Anna and I
Time to get the oars rowing through the fog of unprocessed experiences. Search for the light that’s trying to break through. Listen for the music that inspires the images waiting to emerge.
I’ve decided to share an experience I had with my granddaughter this last week. It touched me deeply, also brought me back to consciousness after I’d slipped into the projections fear creates.
Five days before the wedding I had a reaction to some new eye shadow I’d bought. My goal in purchasing new makeup was to look as beautiful as possible. I must admit though that my intention was less than honorable. My son’s stepmother, a woman I have to work very hard to be kind to, flew in for the wedding. Over the years I’ve used my beauty as a weapon. Deliberately trying to create insecurity in women I felt insecure around. She was my nemesis in this way. Not because she is more beautiful than I am though.
When my children were young, she used her position as their step mother, the one who was there, the so-called “good” woman, [mother] to exaggerate my difficulties, mistakes and failures. She also discredited and blocked my attempts to love and be there for my children, making a painful situation for me and my kids worse. Thinking about it made me angry, very sad. That said, I started the weekend focusing on the problem, not the solution.
So back to the allergic reaction that ruined my vengeful plan. My eyes swelled shut. The skin around them as rough and red as someone who’d been sobbing for weeks. Not only was I unable to paint away the pain, I couldn’t wear any mask at all, for several days. At first I was very self-conscious, secretly focused on how I looked. The old me would have gone so far as to not show up at all, believing my beauty was all I had going for me. Intellectually I know better than that today. Emotionally though, it didn’t sink in until my granddaughter said what she said to me.
The first evening we all spent together was so painful for me I soon forgot about what me eyes looked like. All my energy went into pretending I was fine, even though my heart felt like it was being torn right out of my chest. The past rushed in and nearly crushed me. All I wanted to do was run out of there, drive away and never go back. But, I was also determined not to let her drive me out again, so I stayed. Shared a meal and tried to carry on. I thought I was doing pretty well but after I left my youngest son, [the groom and the child who stayed with me], called to see if I was ok. The old me would have smothered him with my pain, manipulated him to choose sides. Instead, I assured him. Told him to have a good time, promised to see him the next day. Then I pulled my car over and sobbed.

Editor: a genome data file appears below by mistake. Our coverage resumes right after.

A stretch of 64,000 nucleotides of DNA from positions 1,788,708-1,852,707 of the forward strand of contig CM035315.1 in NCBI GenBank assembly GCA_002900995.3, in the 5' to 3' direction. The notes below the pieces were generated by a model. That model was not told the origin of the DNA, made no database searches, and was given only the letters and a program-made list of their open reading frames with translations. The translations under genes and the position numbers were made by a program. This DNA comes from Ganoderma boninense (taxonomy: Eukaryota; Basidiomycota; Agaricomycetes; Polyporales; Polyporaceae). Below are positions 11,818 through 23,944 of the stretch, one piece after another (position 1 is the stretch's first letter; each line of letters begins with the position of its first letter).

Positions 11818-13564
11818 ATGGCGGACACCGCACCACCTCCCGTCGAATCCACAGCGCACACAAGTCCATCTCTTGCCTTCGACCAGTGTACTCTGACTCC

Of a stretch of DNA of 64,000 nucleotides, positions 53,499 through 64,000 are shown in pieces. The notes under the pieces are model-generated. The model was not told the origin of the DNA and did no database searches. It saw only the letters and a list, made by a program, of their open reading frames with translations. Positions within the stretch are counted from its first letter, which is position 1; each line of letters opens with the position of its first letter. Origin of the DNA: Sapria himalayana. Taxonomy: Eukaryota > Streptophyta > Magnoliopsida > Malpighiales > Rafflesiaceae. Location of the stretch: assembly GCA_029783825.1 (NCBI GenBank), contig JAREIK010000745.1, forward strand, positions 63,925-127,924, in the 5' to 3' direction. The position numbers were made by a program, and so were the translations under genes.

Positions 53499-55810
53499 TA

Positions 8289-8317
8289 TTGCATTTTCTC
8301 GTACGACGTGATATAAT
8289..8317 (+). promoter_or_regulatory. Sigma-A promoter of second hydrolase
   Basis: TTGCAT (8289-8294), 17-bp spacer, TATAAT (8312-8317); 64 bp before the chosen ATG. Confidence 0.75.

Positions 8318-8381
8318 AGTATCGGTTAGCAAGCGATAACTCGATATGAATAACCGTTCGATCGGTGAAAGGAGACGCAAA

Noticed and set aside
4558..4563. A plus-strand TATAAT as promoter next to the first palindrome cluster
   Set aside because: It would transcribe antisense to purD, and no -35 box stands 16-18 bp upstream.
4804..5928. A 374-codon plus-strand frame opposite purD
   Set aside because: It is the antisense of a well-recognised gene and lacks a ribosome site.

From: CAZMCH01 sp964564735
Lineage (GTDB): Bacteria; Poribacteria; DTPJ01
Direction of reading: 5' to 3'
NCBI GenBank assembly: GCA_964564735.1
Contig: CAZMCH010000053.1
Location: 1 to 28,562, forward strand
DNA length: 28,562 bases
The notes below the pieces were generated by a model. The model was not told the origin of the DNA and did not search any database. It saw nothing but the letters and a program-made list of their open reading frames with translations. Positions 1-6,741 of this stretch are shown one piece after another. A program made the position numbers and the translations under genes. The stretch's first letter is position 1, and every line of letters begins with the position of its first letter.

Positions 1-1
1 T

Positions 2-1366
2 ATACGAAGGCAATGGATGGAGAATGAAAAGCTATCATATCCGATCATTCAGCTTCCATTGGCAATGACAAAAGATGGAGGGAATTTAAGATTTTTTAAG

Before now, I’d only met my grandaughter once. She wasn’t two yet, didn’t remember the visit at all. When her and her daddy came through the terminal door at the airport she ran to me. Gave me a huge hug and kiss. The relief I felt was physical. My heart opened like the wings of a butterfly opening when it emerges from its cocoon. As we all walked to the car, the wall of pain and fear between me and her father was gone.
When we got back to where we were staying she wanted to walk down and see the pool. She didn’t have her bathing suit on so she asked me if it would be ok if she took off her clothes, went into the water anyway. No one was around so I said yes all the while wondering if I was making a mistake her father wouldn’t forgive me for. On the walk back she asked me not to tell her dad. I confess I was suddenly terrified but told her we had to tell her daddy the truth. Only because I was afraid she would tell him later. That he would think I was trying to keep it a secret. He was fine with it. Laughed and teased her about skinny dipping. I was relieved.
Later that night she and I went back with our suits. Her daddy and my husband, who she was already calling papa, walked back to the pool. They watched while her and I spent the next hour splashing around. Before we went to bed she insisted on her and I taking a shower together. Inside I hesitated, wondering what she would think of my naked body. The chlorine made my eyes worse. They’d started to weep on their own.
In the shower she was humming a song, a chant that sounded like she’d learned it in a temple in india. Knowing her family doesn’t listen to such things I asked her where she learned the song she was singing. ”I’m making it up. Do you like it grandma? Do you want me to keep singing?”
“I love it Anna. It’s beautiful.”
Suddenly she stopped, looked up at me and said, “Even though your eyes are sore you’re still pretty grandma.”
Her words took me off guard. I’d told no one what I was feeling. “Oh. Thank you sweetie.”
After I’d dried her tenderly she asked me to rub her body with lotion. Her five-year old skin soft as velvet, innocent and undefiled, I was humbled by her openness and trust. I gently combed her fine wet hair into a ponytail. Each of these everyday things feeling like a part of a very important ceremony to me. We both put on our pajamas. I hugged her, told her how happy I was she was there, to which she responded, “It’s not about how you look grandma. It’s about showing up.”
The next three days went great. Other than a tug or two my heart stayed open and inviting. By the time the wedding day arrived my eyes had recovered enough for the makeup artists the bride had hired to work some magic and I looked dazzling. When I arrived at the reception many of the guests who didn’t know me, thought I was one of the bridesmaids. I would have thought the compliment ridiculous had several people not said the same thing. Although it felt great to hear, the most interesting thing for me was that I didn’t have the thought, “Damn straight, take that!” For the first time in my life I was able to receive a compliment about my beauty. Say, and mean, Thank you.